31st Congress of the European Committee for Treatment and Re
ECTRIMS 2015 "is one of the most important and powerful concentrations of MS professionals world-wide and constitutes a chance for bottomline networking and collaboration opportunities." The conference will be "a four-day vibrant and intensive scientific meeting with many learning opportunities in every current aspect of MS."
Q&A With Helen Tremlett From the University of British Columbia: Gut Microbiome And Its Role In Multiple Sclerosis
Q&A With June Halper From CMSC: Taking Global Lessons To Improve Multiple Sclerosis Care Worldwide And At Home
Q&A With Deborah Miller From Cleveland Clinic: Measuring Quality of Life Issues In Patients With Multiple Sclerosis
Q&A With Kate Dawson From Biogen: Tecfidera Continues To Show Positive Results For Multiple Sclerosis Patients
Q&A With Paulo Fontura From Roche: Ocrelizumab Shows First Signs of Promise For Patients With Primary Progressive Multiple Sclerosis
Q&A With Bernd Kieseier From Biogen: MS Paths Looks To Streamline Multiple Sclerosis Treatment For Doctors, Patients
Q&A With Luca Prosperini From Sapienza University: Improving Multiple Sclerosis Treatment Through Medication And Video Games
Q&A With Carrie Lyn Sammarco From NYU Langone Medical Center: Addressing Quality of Life Issues With Multiple Sclerosis Through Medication And The Benefits of Teamwork
Just as overactive bladder issues and constipation are an issue for patients with multiple sclerosis, mirabegron is a popular medication in the general population for managing these issues. At the NYU Langone Medical Center Comprehensive Care Center patients receive treatment from a wide variety of healthcare professionals in order to get the best results possible for their condition.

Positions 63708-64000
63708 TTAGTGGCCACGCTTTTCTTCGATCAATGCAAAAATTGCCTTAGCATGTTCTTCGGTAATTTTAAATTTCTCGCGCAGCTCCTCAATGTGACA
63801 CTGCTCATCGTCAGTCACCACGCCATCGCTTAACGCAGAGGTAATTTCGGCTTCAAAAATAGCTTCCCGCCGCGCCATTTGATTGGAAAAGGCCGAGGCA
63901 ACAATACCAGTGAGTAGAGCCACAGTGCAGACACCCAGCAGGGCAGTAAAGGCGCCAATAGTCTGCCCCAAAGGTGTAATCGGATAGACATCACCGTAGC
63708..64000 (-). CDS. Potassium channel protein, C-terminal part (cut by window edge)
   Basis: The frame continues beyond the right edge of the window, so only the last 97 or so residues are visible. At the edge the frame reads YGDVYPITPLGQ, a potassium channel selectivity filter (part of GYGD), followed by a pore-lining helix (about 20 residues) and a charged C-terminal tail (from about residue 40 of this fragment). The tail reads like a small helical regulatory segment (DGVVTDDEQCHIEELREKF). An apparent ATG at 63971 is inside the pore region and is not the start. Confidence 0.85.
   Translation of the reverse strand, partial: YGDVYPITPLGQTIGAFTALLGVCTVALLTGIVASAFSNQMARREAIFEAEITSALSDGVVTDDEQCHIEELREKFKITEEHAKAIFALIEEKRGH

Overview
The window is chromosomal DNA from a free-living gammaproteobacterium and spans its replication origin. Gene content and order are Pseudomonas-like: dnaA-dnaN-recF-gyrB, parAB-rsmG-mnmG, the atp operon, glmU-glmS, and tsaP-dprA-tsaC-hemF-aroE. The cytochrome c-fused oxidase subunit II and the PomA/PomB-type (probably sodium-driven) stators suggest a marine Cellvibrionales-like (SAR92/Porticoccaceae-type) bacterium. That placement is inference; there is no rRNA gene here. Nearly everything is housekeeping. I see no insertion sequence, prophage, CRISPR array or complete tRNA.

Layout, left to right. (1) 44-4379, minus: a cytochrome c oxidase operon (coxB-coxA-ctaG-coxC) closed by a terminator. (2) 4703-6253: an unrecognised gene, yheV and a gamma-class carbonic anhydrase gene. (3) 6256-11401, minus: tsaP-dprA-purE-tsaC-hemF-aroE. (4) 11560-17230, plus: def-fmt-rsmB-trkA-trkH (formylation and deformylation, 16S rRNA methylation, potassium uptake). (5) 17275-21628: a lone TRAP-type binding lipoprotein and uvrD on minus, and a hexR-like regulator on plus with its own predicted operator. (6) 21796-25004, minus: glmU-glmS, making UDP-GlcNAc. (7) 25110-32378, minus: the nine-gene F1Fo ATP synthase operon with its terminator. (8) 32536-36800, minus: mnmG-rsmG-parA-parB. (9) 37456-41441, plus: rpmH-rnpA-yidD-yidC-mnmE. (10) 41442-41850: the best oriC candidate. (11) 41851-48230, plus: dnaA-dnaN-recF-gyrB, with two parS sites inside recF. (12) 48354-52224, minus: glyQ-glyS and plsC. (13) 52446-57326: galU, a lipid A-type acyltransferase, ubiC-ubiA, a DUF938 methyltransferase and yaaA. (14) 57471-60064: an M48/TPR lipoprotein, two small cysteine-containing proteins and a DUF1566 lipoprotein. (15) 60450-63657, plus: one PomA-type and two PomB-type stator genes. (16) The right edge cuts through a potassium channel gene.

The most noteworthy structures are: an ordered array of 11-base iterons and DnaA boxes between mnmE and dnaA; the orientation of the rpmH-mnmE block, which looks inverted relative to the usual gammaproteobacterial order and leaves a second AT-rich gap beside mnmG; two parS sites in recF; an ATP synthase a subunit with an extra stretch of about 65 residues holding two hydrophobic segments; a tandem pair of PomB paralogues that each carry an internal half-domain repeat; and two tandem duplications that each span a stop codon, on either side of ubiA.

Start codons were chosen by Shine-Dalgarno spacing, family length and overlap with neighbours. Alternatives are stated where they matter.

Q&A With Arman Eshaghi From University College London: Looking For Tools In Fight Against Memory Loss in Multiple Sclerosis
Q&A With Diego Cadavid From Biogen: Continuing to Research Optic Neuritis and Cognitive Impairment Treatments
Optic neuritis is linked to multiple sclerosis and a treatment to help patients with this condition continues to work its way through the research and approval process. Unlike other areas of multiple sclerosis treatment there is no singular way to measure or determine cognitive impairment in patients.
Q&A With Pers Sorensen From Copenhagen University: ECTRIMS Grows As Treatment Options For Multiple Sclerosis Expands
Q&A With John DeLuca From the Kessler Foundation: Testing and Diagnosing Cognitive Impairment Key in Multiple Sclerosis Treatment
Q&A With Jeffrey Cohen From Cleveland Clinic: ECTRIMS Provides Global View of Multiple Sclerosis Today And In the Future
For patients with multiple sclerosis (MS), disturbances in the thermoregulation can result in episodic hypothermia. It's believed that this is caused by hypothalamic lesions from the disease, however, the specifics are not fully understood. M. Toledano and colleagues from the University of Utah set out to uncover more in a poster session that will be presented at the 31st Congress of the European Committee for Treatment and Research in Multiple Sclerosis (ECTRIMS 2015) in Barcelona, Spain.